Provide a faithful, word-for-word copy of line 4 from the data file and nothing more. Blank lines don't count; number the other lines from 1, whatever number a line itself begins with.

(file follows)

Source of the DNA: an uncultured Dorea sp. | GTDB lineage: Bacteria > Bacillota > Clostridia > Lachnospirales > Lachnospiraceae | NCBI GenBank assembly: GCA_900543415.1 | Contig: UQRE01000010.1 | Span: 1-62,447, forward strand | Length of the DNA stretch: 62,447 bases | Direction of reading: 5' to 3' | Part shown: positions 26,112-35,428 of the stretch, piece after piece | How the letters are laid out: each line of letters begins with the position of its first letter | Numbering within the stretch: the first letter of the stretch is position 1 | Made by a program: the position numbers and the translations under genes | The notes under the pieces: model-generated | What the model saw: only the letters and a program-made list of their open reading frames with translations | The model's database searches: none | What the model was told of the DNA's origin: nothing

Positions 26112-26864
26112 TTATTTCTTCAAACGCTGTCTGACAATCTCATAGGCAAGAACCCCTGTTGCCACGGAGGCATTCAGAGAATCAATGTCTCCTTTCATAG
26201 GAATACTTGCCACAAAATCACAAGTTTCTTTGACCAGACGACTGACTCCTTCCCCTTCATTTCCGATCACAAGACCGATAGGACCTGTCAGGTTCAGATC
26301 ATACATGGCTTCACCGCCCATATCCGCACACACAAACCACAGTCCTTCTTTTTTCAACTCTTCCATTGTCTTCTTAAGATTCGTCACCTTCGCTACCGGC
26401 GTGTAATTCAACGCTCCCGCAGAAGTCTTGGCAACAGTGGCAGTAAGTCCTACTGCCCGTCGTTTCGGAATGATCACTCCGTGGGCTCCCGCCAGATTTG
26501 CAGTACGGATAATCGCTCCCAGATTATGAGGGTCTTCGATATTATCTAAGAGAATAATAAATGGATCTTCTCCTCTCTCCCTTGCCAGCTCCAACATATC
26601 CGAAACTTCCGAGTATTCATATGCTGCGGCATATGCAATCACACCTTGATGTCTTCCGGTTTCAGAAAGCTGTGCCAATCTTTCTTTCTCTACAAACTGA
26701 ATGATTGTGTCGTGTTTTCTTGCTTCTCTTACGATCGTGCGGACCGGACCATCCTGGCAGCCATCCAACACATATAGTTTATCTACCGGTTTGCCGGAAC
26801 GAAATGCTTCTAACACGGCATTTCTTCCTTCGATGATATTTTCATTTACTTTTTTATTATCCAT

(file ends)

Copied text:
26201 GAATACTTGCCACAAAATCACAAGTTTCTTTGACCAGACGACTGACTCCTTCCCCTTCATTTCCGATCACAAGACCGATAGGACCTGTCAGGTTCAGATC